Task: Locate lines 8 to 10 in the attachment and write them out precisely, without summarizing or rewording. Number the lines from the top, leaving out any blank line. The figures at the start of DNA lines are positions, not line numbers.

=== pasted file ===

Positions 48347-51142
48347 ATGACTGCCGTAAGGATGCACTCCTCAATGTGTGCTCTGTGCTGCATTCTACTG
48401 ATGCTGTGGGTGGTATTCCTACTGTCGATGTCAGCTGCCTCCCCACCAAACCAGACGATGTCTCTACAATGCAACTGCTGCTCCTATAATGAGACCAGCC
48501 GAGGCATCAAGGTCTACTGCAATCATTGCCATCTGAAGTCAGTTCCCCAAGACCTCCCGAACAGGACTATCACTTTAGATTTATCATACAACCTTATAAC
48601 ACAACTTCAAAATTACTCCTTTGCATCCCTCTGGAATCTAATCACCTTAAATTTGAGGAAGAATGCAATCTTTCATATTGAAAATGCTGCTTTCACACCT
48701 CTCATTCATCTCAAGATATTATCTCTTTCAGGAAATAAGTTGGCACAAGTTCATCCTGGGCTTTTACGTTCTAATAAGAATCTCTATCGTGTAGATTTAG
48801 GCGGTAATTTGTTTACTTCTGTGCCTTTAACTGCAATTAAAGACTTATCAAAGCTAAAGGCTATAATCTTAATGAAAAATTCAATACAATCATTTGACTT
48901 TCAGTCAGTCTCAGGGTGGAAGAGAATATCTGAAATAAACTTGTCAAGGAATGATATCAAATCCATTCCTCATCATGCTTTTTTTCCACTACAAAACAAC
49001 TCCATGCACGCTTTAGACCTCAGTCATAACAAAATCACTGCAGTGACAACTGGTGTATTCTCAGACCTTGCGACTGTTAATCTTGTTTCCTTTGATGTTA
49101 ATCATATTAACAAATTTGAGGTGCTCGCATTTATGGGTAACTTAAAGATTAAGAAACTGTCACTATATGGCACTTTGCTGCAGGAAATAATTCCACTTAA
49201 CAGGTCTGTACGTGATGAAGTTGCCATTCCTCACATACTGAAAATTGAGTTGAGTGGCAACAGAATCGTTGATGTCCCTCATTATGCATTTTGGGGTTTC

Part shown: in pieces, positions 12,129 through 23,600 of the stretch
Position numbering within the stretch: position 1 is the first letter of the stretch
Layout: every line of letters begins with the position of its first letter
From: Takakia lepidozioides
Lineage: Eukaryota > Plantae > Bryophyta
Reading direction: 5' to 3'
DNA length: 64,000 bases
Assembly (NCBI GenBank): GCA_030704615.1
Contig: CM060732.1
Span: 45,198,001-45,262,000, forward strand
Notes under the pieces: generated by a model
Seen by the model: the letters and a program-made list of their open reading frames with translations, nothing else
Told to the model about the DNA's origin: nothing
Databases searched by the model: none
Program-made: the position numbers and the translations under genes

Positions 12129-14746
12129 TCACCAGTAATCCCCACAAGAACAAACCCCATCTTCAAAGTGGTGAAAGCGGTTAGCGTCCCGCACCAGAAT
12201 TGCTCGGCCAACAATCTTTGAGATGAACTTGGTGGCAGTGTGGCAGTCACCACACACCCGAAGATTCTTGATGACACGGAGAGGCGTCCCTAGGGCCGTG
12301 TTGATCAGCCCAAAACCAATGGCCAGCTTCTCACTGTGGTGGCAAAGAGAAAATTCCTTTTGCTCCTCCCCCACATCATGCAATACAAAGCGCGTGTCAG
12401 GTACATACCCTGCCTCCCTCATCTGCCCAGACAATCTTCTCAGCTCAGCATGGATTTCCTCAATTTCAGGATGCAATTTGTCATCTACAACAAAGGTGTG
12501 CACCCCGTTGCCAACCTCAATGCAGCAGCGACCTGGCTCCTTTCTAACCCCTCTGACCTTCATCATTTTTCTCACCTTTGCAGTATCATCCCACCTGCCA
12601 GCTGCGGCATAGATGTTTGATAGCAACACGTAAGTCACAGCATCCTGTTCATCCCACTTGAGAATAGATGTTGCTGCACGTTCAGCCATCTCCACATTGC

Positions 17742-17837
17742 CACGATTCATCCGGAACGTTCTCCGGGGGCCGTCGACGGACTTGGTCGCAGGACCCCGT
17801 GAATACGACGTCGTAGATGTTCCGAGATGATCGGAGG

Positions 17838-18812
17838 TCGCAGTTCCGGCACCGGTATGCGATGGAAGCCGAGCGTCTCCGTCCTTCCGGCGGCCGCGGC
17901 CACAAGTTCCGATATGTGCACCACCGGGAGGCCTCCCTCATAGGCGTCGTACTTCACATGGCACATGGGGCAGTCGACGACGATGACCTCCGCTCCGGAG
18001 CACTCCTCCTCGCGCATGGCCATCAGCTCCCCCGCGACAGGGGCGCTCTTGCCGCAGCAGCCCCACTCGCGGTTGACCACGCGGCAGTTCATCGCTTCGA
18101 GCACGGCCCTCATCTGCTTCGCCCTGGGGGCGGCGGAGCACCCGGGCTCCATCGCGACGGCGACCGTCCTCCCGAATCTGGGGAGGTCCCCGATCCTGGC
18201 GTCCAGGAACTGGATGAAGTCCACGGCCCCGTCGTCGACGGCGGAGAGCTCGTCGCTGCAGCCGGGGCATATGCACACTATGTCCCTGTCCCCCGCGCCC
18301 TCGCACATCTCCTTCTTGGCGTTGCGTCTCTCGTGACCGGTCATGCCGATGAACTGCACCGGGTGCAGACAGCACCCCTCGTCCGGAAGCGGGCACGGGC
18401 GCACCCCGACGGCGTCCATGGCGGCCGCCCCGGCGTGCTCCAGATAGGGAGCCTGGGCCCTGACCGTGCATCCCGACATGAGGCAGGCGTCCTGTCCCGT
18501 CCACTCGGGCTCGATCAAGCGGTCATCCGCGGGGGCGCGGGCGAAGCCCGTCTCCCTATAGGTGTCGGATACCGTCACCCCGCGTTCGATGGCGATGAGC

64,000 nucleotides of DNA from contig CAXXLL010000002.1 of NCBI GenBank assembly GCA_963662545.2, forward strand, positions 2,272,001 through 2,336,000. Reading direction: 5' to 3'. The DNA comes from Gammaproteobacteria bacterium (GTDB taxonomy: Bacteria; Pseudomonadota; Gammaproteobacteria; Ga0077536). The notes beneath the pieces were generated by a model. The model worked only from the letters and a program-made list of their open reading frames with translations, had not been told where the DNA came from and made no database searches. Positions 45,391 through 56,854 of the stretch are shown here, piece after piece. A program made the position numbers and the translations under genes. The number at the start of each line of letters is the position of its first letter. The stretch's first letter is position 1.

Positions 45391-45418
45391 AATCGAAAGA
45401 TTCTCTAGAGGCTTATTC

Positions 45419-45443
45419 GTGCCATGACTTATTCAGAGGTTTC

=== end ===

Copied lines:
48901 TCAGTCAGTCTCAGGGTGGAAGAGAATATCTGAAATAAACTTGTCAAGGAATGATATCAAATCCATTCCTCATCATGCTTTTTTTCCACTACAAAACAAC
49001 TCCATGCACGCTTTAGACCTCAGTCATAACAAAATCACTGCAGTGACAACTGGTGTATTCTCAGACCTTGCGACTGTTAATCTTGTTTCCTTTGATGTTA
49101 ATCATATTAACAAATTTGAGGTGCTCGCATTTATGGGTAACTTAAAGATTAAGAAACTGTCACTATATGGCACTTTGCTGCAGGAAATAATTCCACTTAA